Creating and Capturing Value in Public-Private Ties: A Private Actor's Perspective

I. KIVLENIECE, B. QUÉLIN

Academy of Management Review

April 2012, vol. 37, n°2, pp.272-299

Departments: Strategy & Business Policy, GREGHEC (CNRS)

Keywords: Public-private interorganizational relations, Governance, Public opportunism, Social activism, Value creation, Value distribution

http://ssrn.com/abstract=1932047


Intersecting the boundaries of public and private economic activity, public-private ties carry important organizational strategy, management, and policy implications. We identify the value creation and capture mechanisms embedded in these ties through a theoretical framework of two conceptual public-private structural alternatives, each associated with different value-creating capacities, rationales, and outcomes. Two important restraints on private value capture-public partner opportunism and external stakeholder activism-arise asymmetrically under each form, carrying a critical effect on partnership outcomes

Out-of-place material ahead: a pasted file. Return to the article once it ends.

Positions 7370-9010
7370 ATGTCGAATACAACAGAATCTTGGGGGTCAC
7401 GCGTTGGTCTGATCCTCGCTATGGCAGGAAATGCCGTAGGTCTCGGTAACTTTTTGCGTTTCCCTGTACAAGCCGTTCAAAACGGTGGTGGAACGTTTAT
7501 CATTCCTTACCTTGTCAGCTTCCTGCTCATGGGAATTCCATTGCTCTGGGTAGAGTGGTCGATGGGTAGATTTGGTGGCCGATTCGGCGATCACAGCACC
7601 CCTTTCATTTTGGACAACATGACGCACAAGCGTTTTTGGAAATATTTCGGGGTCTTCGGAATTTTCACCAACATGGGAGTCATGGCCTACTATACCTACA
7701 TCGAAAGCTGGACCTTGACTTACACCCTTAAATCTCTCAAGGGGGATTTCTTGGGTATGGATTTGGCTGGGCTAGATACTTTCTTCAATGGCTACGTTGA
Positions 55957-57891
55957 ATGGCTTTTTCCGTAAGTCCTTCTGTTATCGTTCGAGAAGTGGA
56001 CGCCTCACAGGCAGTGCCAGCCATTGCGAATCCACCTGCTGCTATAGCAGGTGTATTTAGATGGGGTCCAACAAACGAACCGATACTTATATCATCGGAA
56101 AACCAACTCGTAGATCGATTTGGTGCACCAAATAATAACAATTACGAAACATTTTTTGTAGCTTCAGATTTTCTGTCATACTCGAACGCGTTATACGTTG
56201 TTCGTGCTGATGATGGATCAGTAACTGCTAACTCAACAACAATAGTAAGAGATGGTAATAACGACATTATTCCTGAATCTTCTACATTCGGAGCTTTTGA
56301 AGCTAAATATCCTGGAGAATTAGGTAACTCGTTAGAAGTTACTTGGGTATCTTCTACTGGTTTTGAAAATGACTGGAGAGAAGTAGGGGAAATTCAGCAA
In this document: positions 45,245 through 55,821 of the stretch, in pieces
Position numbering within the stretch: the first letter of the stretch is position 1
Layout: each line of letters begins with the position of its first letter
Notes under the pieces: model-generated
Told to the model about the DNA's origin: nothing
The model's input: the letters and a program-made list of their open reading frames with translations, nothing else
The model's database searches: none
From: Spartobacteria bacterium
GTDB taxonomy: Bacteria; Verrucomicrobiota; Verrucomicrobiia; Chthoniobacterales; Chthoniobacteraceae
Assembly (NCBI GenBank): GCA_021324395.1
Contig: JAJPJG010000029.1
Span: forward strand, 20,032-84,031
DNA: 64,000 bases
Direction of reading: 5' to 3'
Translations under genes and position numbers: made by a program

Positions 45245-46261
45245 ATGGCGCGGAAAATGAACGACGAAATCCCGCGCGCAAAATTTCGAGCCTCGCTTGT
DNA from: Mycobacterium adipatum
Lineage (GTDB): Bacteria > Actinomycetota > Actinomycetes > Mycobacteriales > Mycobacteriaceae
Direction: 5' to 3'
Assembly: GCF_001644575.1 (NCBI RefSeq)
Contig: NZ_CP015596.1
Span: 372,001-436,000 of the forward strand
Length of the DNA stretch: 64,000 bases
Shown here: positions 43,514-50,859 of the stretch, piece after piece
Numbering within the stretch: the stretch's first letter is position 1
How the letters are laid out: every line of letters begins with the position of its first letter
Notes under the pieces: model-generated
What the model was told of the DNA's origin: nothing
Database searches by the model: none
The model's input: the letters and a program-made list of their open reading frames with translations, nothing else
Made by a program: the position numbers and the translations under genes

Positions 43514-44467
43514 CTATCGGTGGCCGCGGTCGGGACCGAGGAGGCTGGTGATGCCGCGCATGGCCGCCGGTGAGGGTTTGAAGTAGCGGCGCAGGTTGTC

How to connect strategy research with broader issues that matter?

E. Vaara, R. DURAND

Strategic Organization

August 2012, vol. 10, n°3, pp.248-255

Departments: Strategy & Business Policy, GREGHEC (CNRS)


Incentive life-cycles: Learning and division of value within firms

T. OBLOJ, M. Sengul

Administrative Science Quarterly

June 2012, vol. 57, n°2, pp.305-347

Departments: Strategy & Business Policy, GREGHEC (CNRS)